Vicious Cabaret – Sids Way?
Steve Maloney – Vocals, guitar.
Phil Laycock – Guitar, vocals.
Rachel Evans – Bass, vocals.
Pete Devine – Drums, vocals.
Vicious Cabaret hail from Leeds & play glamorous rock n roll from the underbelly of the darkside. Their debut demo collection has been spinning away loudly (often on repeat) in the tMx bunker for a couple of months now & is picking up praise with every new pair of ears.
‘Its guitar music – beyond that, well leave it up to the journalists & music geeks to decide what sub-genre we fall into’, says frontman Steve Maloney.
Journailsts? Dont see many of them around these parts. Music geeks? Who could they possibly be referring to?
The Katestar was duly awarded the mission, & susequently wasted no time in tracking Vicious Cabaret down to their home base to interrupt their plans for world domination with a few poorly though out & ultimately tedious questions. To their eternal credit, Vicious Cabaret answered them all very well indeed:
trakMARX - Vicious Cabaret is a fucking great name - what's the implied significance behind it?
Steve Maloney - Apart from it being a hat-nod to the great Bard Of Northampton, Alan Moore - it being 'borrowed' from his V For Vendetta – we liked it because it seemed to sum up the confrontational aesthetic that all the people we like share. If pop music is modern cabaret, vaudeville for the masses, then what we do is vicious cabaret - snide, spiteful, and malicious. We like art that challenges people's preconceptions, that gets in their faces, as opposed to bland 'entertainment', which is designed to pacify the slaves. As Kafka said: 'I believe that we should only read those books that bite and sting us.'
trakMARX - How would you describe that Vicious Cabaret sound (he asked, blatantly ignoring the press release instructions)?
Steve - Well, if you're going to ignore the press release I'm going to ignore the fact that I know you've read it, and repeat what it says!
Some of it's quite abrasive, some of it's a little smoother - we try to present as wide a range of musical textures as possible! The corporate mentality is to say 'this is what this band does, this is their sound', and tell them to go away and write another ten songs that sound like the one the company has decided is going to be their 'hit'. It's a bit like being typecast as an actor - sure, you can make a career out of it, but it's pretty fucking dull playing the same role for forty years.
The 'rock noir' thing came about because, despite what we may have said in the past about not wanting to deny people the pleasure of sticking a label on us, we figured if anybody was going to do it, it should be us!
Clearly, we are a rock band; this is guitar music, and whether or not that's still hip by the time people read this isn't really of any concern to us. It's what we like. But we wanted a term that set us apart from some kitsch party band like The Darkness, and 'rock noir' seemed to encapsulate the general vibe of what we do. Whatever the musical backdrop, the tone lyrically is usually cynical, sarcastic, with a generous dollop of black humour.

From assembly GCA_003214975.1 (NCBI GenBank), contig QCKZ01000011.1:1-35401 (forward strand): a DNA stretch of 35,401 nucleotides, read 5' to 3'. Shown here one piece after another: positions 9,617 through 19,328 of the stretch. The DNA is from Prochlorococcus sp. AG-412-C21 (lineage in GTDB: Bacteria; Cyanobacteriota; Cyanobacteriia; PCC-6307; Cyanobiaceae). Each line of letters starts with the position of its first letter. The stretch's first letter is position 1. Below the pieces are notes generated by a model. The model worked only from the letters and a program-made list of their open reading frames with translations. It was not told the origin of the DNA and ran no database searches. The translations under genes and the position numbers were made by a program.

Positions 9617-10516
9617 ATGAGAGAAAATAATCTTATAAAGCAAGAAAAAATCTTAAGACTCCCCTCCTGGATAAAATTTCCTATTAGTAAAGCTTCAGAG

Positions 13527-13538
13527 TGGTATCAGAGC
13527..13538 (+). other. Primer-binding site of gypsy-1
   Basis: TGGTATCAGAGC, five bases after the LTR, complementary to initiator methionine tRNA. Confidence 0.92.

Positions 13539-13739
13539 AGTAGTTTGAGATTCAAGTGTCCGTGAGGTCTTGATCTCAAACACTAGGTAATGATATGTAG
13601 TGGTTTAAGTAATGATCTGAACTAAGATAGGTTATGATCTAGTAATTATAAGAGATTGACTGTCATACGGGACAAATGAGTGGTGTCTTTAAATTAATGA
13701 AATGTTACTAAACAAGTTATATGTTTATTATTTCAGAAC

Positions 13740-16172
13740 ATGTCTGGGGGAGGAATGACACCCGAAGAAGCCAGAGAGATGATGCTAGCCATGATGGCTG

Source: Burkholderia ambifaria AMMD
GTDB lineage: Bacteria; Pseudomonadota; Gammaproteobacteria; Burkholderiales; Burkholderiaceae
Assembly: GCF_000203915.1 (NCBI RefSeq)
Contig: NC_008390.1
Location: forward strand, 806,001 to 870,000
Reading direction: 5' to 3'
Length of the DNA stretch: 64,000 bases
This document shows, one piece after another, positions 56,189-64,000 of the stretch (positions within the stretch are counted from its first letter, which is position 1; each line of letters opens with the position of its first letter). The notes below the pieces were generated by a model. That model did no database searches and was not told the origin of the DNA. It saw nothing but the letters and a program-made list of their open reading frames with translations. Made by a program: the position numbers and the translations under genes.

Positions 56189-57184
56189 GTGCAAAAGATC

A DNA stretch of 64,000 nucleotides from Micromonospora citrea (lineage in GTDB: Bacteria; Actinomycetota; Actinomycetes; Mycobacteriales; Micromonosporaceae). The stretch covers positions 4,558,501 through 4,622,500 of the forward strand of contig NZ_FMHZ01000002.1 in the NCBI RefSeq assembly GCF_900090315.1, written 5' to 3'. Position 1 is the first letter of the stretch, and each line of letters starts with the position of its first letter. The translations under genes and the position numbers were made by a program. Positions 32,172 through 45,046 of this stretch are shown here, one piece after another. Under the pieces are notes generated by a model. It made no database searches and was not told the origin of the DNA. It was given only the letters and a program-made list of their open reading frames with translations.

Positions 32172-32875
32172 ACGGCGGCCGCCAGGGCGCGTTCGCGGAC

trakMARX - Who did each group member pretend to be when posing about in front of the mirror with a tennis racket as a youth?
Steve - Steve Jones from the Sex Pistols. I particularly enjoyed pretending to get sucked off behind my amp.
Pete Devine – Naturally, it would be air drums as far as I'm concerned. In which case there can be only one: Animal.
Phil Laycock – I never really pretended to be anybody else - I was always happy being myself. However, I did used to play guitar in front of the mirror, because Im vain!
trakMARX - Vicious Cabaret formed a brief 12 months ago 'via the miracle of the internet'. How else has the world wide web changed the way a modern rock n roll band operates?
Steve - I'm not sure how it's changed the way bands on major labels operate, but I think it's been an enormous help to underground bands. Anything you might possibly want people to know about you can be uploaded onto a website, accessible to anyone, whereas before you had to rely on other people writing stuff about you. You can keep in regular contact with people via online newsletters for next to nothing, whereas before you'd have had to spend time and money printing up newsletters, stuffing them into envelopes, etc. We've been able to reach people via the Internet who probably would never have heard of us otherwise; and similarly, we've all discovered great bands who have never appeared in print.
As regards distributing recordings, the Internet has got a way to go before it completely undermines the conventional music business. But all good things come to those who wait.
trakMARX - What publications do Vicious Cabaret employ to 'keep up' with developments on 'the street'?
Steve - Well, apart from your good selves, there are various web 'zines we read - organart.demon.co.uk and fivemileshigh.com are good for new bands, and buddyhead.com has a healthy sense of irreverence, to name a few.
As far as print magazines go, personally speaking there aren't any I read religiously - RockSound is one of the better mainstream magazines, but that's not saying much. The Wire's good for more avant-garde stuff, but it costs a lot so I always read it in the shop.